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Micronutrients 3

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NUTR 3210
Genevieve Newton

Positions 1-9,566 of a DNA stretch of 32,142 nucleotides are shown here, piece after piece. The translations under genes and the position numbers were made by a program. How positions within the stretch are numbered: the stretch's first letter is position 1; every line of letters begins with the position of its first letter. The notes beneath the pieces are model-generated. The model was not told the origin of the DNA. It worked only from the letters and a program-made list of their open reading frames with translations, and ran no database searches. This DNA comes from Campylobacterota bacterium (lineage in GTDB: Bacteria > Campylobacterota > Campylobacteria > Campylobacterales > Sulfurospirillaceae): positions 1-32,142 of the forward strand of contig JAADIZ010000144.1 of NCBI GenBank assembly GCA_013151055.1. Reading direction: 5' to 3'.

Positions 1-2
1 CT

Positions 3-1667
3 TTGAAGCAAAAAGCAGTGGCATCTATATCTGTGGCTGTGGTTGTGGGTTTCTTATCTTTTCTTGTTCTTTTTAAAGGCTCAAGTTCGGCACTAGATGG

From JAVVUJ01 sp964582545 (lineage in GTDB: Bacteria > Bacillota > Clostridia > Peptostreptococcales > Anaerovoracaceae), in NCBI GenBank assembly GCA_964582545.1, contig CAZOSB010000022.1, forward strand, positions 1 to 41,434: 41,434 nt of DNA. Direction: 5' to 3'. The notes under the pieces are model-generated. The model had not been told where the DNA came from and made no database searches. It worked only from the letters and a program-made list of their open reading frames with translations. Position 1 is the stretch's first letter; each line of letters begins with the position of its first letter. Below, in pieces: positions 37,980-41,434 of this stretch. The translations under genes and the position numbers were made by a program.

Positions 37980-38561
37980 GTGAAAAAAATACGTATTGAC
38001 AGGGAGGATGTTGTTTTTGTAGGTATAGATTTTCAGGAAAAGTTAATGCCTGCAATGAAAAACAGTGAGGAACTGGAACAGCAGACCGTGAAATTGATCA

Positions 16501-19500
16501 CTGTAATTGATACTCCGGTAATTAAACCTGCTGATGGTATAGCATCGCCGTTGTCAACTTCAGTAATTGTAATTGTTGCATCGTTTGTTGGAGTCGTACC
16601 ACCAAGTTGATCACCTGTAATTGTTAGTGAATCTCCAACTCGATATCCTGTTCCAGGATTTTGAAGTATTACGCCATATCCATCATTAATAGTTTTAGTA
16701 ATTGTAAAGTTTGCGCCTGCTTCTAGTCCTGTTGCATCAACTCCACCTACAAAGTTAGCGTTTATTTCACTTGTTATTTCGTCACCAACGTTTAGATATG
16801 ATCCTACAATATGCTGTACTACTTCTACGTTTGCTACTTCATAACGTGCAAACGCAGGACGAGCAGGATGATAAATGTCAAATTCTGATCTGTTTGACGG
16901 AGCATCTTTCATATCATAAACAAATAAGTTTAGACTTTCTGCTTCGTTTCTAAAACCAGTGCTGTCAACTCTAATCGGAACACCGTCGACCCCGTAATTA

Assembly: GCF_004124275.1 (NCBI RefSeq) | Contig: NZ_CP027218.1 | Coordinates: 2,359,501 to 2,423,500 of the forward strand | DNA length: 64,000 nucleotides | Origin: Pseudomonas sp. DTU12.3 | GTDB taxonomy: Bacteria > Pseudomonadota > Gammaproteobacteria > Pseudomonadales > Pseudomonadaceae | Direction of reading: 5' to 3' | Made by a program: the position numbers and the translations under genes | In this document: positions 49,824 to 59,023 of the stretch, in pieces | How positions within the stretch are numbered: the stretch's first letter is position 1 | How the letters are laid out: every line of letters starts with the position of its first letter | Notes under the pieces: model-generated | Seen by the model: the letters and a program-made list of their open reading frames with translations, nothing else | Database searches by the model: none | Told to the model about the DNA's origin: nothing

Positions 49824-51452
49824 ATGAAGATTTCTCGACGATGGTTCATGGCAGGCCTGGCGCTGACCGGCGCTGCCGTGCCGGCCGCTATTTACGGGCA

Micronutrients 3: Micronutrients that act as enzyme cofactors: non protein that is needed for the enzyme to function. Co-enzymes: moves around in solution, acts as a substrate. Prosthetic group: physically held tightly Niacin (B3) •There are two forms: Nicotinic acid (from plants; provitamin) and nicotinamide (from animals, complexed with NAD when animal is alive). •Tryptophan can be used to synthesize the active form of Niacin: NAD (unphosphorylated or physphorylated). • NAD(P) is a dinucleotide (2 sugars + 2 bases + 2 phosphates) •NAD gets converted to nicotinamide when you kill an animal. • Involved in redox reactions where it can either accept (oxidizing agent, becomes reduced) or donate (reducing agent, becomes oxidized) electrons • NAD+ (active) and NADPH (active) • NAD+ accepts electrons in catabolic pathways (catabolic) •NADPH donates electrons in reducing pathways (anabolic) •NAD+ also breaks down to ADP ribose and nicotinamide. ADP ribose • Deficiency disease is pellagra; (dermatitis, dementia, diarrhea, death) epidemics historically due to dependence on corn as dietary staple Riboflavin (B2) • Plant provitamin is riboflavin • Active forms in animals are FMN and FAD • FMN is a mononucleotide (sugar + base + phosphate) • FAD is a dinucleotide (2 sugars + 2 bases + 2 phosphates) • Involved in redox reactions where it accepts (oxidizing agent, becomes reduced) electrons • Unlike NAD(P) which acts as a cofactor that can diffuse in solution, riboflavin cofactors are tightly bound prosthetic groups • Building on reaction of glutathione reductase described above, reaction of glutathione reductase: (1) regenerate GSH from oxidized GSSG (2) use electrons (2H) donated from NADPH, which are transferred to FAD that is tightly bound to the glutathione reductase enzyme. The FAD 3 FADH2 and passes these two electrons to GSSG. •FAD is the prosthetic group for GSSG • There is no clear deficiency disease, but if dietary intake is inadequate general symptoms will be observed, with the most distinctive being related to the mouth (cracks, inflammation) Thiamin • Typos in slides: slide 8 says thiamin triphosphate is TPP, should be TTP • Thiamin = plant provitamin • Add two phosphates = thiamin pyrophosphate (TPP) *Active • TPP has a carbanion that attacks carbonyl groups, and the phosphate groups attach to an enzyme allowing TPP to function as a cofactor • Also another form of thiamin, thiamin triphosphate (TTP), which is involved in nervous system function • TPP acts as a cofactor for: (1) pyruvate dehdrogenase complex (PDC)  involved in Decarboxylation reactions (2) alpha-ketoglutarate dehydrogenase (TCA) (3) transketolase • Deficiency disease is beriberi, and effects depend on stage of life: (1) older adults, mainly cognitive, “dry” (no swelling), (2) younger adults, cardiac, “wet” (swelling) (3) infant, extremely life threatening, cardiac Pantothenic Acid (PA) • PA is plant provitamin • 4-phosphopantethiene is active form in fatty acid synthesis • CoA (CoASH) is active form in catabolic reactions • No deficiency disease as widely distributed Biotin • No plant provitamin, just functions as biotin • Biotin acts as a cofactor for: (1) pyruvate carboxylase (2) acetyl CoA carboxylase (3) propionyl CoA carboxylase; allows carboxy
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